OAKLAND, Calif. (KTVU) - Oakland neighbors met Wednesday evening to discuss violence and the role night clubs in the downtown area play.
Old Oakland Neighbors, a neighborhood organization, held the meeting in a packed conference room in the Marriott.
Some say they believe night clubs have played a role in four homicides, and at least a half dozen shootings over the last two years.
Old Oakland's Ron Wolf said the group would like to see more police patrols in the area on the weekends, and the group would also like to see more transparency in the cabaret permitting process.
He said he'd also like to see the codes already on the books enforced.
"Typically when a cabaret permit is issued there's conditions to it, and the clubs don't necessarily adhere to those conditions," said Wolf.
He also said he'd like to see the clubs do more to protect patrons and bystanders when the clubs close and the customers spill out onto the street at closing time.
"They all tend to have some sort of security on the premises, but most of these incidents don't happen on the front door. They may happen a block or two away."
Chris Rachal owns Liege Spirits Lounge and said blaming the clubs for violence in Oakland is simplistic and counterproductive.
"When I saw the reports that Old Oakland Association was saying that the nightclubs are the reason for the violence I was offended," said Rachal.
He said clubs already pay an extra fee that goes to fund extra police patrols. He also said that while he is only required to have four security guards on duty he goes above and beyond to keep his patrons and the community safe.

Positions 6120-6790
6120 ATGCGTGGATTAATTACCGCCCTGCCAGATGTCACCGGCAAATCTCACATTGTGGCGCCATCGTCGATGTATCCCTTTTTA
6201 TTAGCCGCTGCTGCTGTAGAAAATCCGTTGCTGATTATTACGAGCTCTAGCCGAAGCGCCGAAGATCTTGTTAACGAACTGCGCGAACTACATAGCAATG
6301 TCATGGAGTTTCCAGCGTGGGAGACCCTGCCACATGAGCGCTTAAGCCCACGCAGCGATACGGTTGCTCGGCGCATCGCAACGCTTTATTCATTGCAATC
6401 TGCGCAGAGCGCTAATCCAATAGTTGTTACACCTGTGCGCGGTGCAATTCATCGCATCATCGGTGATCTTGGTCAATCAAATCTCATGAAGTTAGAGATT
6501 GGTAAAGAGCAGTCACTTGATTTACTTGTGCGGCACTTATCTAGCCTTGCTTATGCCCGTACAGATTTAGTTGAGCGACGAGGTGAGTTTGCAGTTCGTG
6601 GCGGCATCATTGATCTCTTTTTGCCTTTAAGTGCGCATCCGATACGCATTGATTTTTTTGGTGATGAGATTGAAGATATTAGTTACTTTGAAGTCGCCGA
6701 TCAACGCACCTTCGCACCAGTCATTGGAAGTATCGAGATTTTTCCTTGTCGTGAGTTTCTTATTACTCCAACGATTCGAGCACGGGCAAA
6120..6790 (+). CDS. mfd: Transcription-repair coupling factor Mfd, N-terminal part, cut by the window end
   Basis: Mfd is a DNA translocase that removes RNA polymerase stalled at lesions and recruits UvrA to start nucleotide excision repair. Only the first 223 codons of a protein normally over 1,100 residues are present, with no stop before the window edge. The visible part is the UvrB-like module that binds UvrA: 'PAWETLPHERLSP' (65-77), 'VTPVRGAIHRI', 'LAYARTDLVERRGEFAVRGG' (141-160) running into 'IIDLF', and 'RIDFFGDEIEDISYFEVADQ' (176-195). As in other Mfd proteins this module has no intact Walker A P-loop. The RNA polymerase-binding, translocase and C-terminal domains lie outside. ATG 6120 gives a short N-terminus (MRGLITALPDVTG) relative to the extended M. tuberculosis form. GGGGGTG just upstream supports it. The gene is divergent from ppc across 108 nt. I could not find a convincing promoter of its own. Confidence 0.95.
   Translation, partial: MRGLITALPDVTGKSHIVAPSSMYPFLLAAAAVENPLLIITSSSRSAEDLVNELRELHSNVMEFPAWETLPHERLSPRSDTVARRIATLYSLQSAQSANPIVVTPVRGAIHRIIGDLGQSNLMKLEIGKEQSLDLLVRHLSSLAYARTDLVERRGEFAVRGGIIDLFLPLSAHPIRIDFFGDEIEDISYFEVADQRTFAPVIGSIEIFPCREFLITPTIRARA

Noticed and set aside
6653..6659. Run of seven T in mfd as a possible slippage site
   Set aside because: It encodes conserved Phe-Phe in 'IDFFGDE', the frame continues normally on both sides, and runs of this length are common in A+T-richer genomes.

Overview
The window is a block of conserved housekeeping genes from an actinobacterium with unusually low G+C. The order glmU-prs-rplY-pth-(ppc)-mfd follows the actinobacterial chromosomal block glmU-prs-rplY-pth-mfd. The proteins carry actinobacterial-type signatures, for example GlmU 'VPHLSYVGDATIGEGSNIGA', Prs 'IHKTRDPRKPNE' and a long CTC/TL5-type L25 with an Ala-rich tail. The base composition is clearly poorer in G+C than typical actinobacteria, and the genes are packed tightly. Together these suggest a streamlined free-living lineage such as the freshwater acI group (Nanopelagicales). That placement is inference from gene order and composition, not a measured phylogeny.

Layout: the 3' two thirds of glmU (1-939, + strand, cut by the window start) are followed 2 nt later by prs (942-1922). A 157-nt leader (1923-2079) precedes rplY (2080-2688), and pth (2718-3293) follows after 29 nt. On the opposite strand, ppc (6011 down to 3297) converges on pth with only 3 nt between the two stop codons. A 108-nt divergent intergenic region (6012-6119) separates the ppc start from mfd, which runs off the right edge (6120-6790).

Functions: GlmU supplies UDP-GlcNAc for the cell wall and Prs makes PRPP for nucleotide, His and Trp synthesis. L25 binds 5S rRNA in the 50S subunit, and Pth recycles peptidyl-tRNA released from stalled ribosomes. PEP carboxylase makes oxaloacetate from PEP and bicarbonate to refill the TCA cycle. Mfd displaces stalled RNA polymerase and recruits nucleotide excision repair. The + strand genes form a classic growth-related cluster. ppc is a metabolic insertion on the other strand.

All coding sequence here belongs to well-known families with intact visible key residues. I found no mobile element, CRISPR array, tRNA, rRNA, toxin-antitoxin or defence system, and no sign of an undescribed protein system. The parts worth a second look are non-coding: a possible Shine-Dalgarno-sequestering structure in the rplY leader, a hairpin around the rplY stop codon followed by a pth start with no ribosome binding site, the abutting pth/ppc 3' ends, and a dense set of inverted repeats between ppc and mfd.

"We have five guards that are in house on any given night, and we have one that's solely outside, so we actually employ six," said Rachal.
The latest shooting to happen in proximity to a club is the shooting death of Emilio Nevarez. Nevarez was struck by a stray bullet after finishing a gig in downtown Oakland.
On Wednesday, his friend gathered at the scene of the shooting, hoping the $20,000 reward would help bring tips to solve the case.
Eric Rivera who knew Nevarez since middle school says he also hopes Oakland can do something to stem the violence.
"They gotta step their game up, I'm not the one to tell them how to do it, but all of us, we come out here to Oakland and San Francisco it's where we spend our weekends and everything," said Rivera.
Oakland police attended Wednesday night's meeting in Old Oakland and said homicide officers are reviewing video and may release video or photos of a suspect or suspects in the case soon.